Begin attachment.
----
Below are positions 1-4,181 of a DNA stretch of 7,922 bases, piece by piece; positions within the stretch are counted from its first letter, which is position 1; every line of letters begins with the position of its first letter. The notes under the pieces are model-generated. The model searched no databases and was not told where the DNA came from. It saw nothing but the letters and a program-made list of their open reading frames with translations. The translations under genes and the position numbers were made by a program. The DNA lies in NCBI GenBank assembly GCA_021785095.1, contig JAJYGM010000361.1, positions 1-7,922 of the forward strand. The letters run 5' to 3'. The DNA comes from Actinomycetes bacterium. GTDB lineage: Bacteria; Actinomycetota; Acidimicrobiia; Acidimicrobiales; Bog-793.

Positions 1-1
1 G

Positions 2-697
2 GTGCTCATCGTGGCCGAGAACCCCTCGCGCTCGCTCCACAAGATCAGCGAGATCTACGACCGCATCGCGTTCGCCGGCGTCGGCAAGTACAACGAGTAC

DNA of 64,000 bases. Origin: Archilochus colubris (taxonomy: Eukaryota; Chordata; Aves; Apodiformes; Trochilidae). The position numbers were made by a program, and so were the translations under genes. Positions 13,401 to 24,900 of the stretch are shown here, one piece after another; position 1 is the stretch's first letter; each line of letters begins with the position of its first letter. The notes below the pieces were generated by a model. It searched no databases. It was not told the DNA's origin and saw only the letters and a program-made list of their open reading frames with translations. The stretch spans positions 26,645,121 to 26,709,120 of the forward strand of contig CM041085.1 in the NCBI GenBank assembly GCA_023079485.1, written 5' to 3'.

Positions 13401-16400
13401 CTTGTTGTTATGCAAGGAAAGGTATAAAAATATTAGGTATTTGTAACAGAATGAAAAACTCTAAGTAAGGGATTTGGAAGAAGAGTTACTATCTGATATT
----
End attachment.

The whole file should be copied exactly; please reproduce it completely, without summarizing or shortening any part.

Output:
Below are positions 1-4,181 of a DNA stretch of 7,922 bases, piece by piece; positions within the stretch are counted from its first letter, which is position 1; every line of letters begins with the position of its first letter. The notes under the pieces are model-generated. The model searched no databases and was not told where the DNA came from. It saw nothing but the letters and a program-made list of their open reading frames with translations. The translations under genes and the position numbers were made by a program. The DNA lies in NCBI GenBank assembly GCA_021785095.1, contig JAJYGM010000361.1, positions 1-7,922 of the forward strand. The letters run 5' to 3'. The DNA comes from Actinomycetes bacterium. GTDB lineage: Bacteria; Actinomycetota; Acidimicrobiia; Acidimicrobiales; Bog-793.

Positions 1-1
1 G

Positions 2-697
2 GTGCTCATCGTGGCCGAGAACCCCTCGCGCTCGCTCCACAAGATCAGCGAGATCTACGACCGCATCGCGTTCGCCGGCGTCGGCAAGTACAACGAGTAC

DNA of 64,000 bases. Origin: Archilochus colubris (taxonomy: Eukaryota; Chordata; Aves; Apodiformes; Trochilidae). The position numbers were made by a program, and so were the translations under genes. Positions 13,401 to 24,900 of the stretch are shown here, one piece after another; position 1 is the stretch's first letter; each line of letters begins with the position of its first letter. The notes below the pieces were generated by a model. It searched no databases. It was not told the DNA's origin and saw only the letters and a program-made list of their open reading frames with translations. The stretch spans positions 26,645,121 to 26,709,120 of the forward strand of contig CM041085.1 in the NCBI GenBank assembly GCA_023079485.1, written 5' to 3'.

Positions 13401-16400
13401 CTTGTTGTTATGCAAGGAAAGGTATAAAAATATTAGGTATTTGTAACAGAATGAAAAACTCTAAGTAAGGGATTTGGAAGAAGAGTTACTATCTGATATT